Improved living conditions and educational opportunities reduce cognitive disparities between men and women, claims new research by the International Institute for Applied Systems Analysis in Austria and the Karolinska Institutet in Sweden.
Previous studies have suggested that men are stronger than women in tasks that test visuospatial and mathematical abilities. Women, meanwhile, tend to be superior in tests relating to memory and reading literacy.
Some researchers have suggested that there are biological explanations for the variations in cognitive abilities between men and women, while others claim that societal factors have greater influence over the disparity.
In the new study, the joint team analyzed data from the Survey of Health, Aging, and Retirement in Europe (SHARE), which involved more than 31,000 participants over the age of 50 from 13 European countries. In the survey, men and women answered questions that tested memory, mathematical ability and verbal fluency, among other cognitive skills.
Publishing their results in the Proceedings of the National Academy of Science, the researchers found that gender differences in the participants’ cognitive abilities were linked with age, country of origin, living conditions and the educational opportunities they were exposed to in adulthood.
In regions of Europe that had seen improvements in living conditions and gender-equal educational opportunities, the researchers found that women scored higher than men in memory tests, that there was a smaller gap in mathematical abilities between men and women, and that men and women were equivalent in other tests.
Daniela Weber, International Institute for Applied Systems Analysis researcher and lead author of the study, explains that the findings “suggest that if women and men had equal levels of education, then we should expect a female advantage in episodic memory, a male advantage in numeracy, and no gender differences in category fluency (such as naming as many different animals as possible within 1 minute).”
Speaking to Medical News Today, Weber and co-author Agneta Herlitz add:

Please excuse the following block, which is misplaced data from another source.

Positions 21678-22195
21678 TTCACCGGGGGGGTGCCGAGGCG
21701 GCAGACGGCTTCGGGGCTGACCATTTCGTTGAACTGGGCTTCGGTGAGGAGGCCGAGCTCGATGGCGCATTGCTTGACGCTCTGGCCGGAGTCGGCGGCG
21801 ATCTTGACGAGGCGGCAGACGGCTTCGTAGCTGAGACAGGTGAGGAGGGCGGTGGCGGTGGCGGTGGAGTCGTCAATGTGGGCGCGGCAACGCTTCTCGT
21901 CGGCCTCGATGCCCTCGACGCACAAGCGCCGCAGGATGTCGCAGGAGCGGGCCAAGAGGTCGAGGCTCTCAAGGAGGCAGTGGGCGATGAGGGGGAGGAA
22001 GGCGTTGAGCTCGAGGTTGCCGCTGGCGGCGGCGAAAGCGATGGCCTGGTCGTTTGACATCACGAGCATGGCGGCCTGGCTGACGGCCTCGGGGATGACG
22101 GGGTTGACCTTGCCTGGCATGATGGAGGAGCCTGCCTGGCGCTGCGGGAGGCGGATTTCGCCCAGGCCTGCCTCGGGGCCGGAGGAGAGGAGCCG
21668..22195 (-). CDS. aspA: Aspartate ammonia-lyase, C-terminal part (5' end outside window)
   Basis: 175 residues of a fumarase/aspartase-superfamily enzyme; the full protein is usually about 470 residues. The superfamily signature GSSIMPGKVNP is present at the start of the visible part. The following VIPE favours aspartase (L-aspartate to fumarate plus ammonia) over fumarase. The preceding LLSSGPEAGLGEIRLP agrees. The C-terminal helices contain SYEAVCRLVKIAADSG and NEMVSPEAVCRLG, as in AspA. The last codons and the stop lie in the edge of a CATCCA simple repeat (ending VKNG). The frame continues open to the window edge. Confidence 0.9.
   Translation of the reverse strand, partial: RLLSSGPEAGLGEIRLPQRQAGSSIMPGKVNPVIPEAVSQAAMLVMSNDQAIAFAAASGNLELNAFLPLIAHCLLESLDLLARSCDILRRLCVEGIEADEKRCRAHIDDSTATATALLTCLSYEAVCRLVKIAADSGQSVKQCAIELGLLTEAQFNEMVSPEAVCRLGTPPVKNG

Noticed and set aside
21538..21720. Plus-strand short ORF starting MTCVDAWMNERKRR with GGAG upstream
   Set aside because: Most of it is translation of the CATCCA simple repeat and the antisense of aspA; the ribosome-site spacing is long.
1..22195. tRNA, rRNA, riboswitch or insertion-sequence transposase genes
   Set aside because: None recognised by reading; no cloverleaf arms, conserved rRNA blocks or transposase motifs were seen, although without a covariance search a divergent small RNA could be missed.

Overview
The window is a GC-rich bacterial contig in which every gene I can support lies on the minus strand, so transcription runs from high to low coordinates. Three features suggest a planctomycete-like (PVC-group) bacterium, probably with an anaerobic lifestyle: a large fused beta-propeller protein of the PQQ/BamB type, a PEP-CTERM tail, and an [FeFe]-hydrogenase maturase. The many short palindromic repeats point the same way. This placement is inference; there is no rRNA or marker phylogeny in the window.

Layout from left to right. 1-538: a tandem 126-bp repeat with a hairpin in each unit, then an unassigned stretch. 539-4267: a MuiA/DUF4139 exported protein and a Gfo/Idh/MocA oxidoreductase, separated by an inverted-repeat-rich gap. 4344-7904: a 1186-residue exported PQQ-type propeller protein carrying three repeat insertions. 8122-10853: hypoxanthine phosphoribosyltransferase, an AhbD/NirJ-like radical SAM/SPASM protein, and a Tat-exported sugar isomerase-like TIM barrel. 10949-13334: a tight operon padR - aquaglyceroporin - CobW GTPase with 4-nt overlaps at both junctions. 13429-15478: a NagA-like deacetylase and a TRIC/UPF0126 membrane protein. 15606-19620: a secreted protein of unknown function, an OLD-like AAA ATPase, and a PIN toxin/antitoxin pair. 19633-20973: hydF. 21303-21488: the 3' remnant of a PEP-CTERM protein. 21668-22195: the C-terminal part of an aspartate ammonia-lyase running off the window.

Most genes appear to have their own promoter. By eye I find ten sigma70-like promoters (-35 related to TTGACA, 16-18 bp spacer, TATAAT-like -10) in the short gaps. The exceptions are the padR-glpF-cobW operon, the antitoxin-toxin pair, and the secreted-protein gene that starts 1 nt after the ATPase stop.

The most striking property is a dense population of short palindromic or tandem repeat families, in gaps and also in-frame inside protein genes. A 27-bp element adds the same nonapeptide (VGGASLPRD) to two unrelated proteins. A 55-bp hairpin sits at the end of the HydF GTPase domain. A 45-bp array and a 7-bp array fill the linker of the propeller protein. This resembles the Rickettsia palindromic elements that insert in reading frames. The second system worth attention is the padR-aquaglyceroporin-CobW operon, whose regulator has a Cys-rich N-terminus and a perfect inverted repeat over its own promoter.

“Although our study does not directly investigate the reason or explanation for the cognitive gender differences, but rather the societal factors which have an impact on the magnitude of the differences, we expect to find that there always will be gender differences in cognitive abilities.
Most research would suggest that both biological and societal factors are of importance for the pattern and magnitude of cognitive gender differences.”
A 2010 study conducted by researchers at the University of Wisconsin-Madison and published in the journal Psychological Bulletin, however, found that the math skills of men and women are equal.
In that study, the math skills of 1,286,350 people were assessed as part of a systematic review that looked at studies published in the period 1990-2007.
“There is lots of evidence that what we call ‘stereotype threat’ can hold women back in math,” said lead author Janet Hyde. “If, before a test, you imply that the women should expect to do a little worse than the men, that hurts performance. It’s a self-fulfilling prophecy.”
Hyde’s study also pointed out that 48% of undergraduate math majors are female: “If women can’t do math, how are they getting these majors?”
MNT asked Weber and Herlitz how the findings of this study relate to their own findings.
They reply that the results are in line with the expectations the pair outline in their study, “given that much of the data in the meta-analysis are from the US or other countries with high living conditions and relatively equal educational opportunities.”
“We interpret it as they are hypothesizing that the differences they find in their meta-analysis are a result of stereotype threat, not that they are actually testing the hypothesis,” they add, referring to Hyde’s suggestion that cognitive disparities between men and women may have a psychological basis.